A Letter of Mary
Author: Laurie R King
Publish Date: 1996
Series: Mary Russel, book 3
Rating: C +
A Letter of Mary opens with Holmes and Mary enjoying a quiet day at home when archaeologist Dorothy Ruskin, an old friend, suddenly appears at their door. In England for a short time on business, Dorothy has stopped by primarily to give Mary an ancient manuscript that, if proven real, would cause a serious biblical ruckus. A few days later, Mary and Holmes receive word that Dorothy has died in a hit and run accident. Suspicious of the circumstances surrounding her death, Mary and Holmes set out on an investigation that leads them to believe Dorothy’s death was per-meditated murder. Soon the investigation leads to them going separate ways while they work undercover inspecting their two main suspects.
This installment was good, but definitely my least favorite out of the Mary Russell series so far. I find the stories that focus primarily on religion bore me. Since a major portion of this one’s plot revolved around an item with possible biblical roots, I ended up extremely bored at times. It also doesn’t help that Mary tends to nerd-out on religious theory.
Also, I wasn’t into the undercover bit of this plot. Mary’s work while incognito just seemed really… useless. I didn’t understand her fear of becoming too much like the person she was pretending to be. Mostly because the woman Mary was impersonating was so opposite to who she actually is, that I didn’t believe she would have a real fear of keeping herself separate. In addition, I couldn’t comprehend her attraction to the man she was investigating. It’s made clear that the person she was pretending to be would be attracted to him, but seriously? The guy was a misogynist douche and Mary noted being put-off by a lot of what he said and did, so I just didn’t get her turmoil. However, the resolution of Mary coming to terms with what she felt while undercover was nicely done.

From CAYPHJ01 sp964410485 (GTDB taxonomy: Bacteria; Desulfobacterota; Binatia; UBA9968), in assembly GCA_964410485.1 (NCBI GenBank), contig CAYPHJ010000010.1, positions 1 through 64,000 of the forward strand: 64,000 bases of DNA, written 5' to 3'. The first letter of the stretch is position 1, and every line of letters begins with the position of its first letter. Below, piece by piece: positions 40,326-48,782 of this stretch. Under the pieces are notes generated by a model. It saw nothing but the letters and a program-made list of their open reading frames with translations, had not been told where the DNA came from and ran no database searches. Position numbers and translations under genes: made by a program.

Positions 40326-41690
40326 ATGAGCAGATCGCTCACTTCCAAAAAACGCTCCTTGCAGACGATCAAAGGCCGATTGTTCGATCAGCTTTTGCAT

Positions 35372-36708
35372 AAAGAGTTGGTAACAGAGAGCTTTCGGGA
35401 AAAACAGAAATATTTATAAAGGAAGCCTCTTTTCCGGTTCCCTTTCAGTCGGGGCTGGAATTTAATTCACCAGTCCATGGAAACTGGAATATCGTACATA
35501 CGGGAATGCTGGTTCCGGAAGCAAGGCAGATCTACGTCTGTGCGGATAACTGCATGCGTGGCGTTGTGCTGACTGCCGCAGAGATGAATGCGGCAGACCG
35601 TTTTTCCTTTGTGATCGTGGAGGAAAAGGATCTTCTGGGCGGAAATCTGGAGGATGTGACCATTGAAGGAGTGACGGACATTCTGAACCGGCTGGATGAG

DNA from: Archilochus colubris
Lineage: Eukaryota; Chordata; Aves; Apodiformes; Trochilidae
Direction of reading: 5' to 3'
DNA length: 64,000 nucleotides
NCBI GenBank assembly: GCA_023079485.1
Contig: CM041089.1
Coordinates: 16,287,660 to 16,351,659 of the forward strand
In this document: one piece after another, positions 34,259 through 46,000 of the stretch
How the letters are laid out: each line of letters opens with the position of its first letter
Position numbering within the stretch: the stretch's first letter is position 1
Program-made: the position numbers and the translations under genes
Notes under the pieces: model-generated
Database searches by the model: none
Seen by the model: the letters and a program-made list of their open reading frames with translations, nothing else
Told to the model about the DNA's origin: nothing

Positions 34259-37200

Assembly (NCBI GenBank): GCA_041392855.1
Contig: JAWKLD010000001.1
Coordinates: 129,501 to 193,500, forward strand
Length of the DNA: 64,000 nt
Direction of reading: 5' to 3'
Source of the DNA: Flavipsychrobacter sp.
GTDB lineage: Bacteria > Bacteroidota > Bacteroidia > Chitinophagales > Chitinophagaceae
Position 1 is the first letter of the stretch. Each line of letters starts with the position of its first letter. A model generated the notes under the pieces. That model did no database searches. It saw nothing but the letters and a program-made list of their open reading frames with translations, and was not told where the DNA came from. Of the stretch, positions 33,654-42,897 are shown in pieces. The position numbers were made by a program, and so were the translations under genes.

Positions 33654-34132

The other issue I had with this book came from feeling a little cheated at how much of the main mystery happened off page. I understand what King was trying to do by having it play out this way, but I didn’t derive the same thrill from the “who did it” revelation at the end.
From this review, it sounds like I didn’t like A Letter of Mary at all, but I did enjoy it. There’s something comforting about King’s writing and her characters are always entertaining. I just didn’t click very well with the main plot of this book. All in all, it was a good addition to the series, but not one that I’ll be revisiting anytime soon.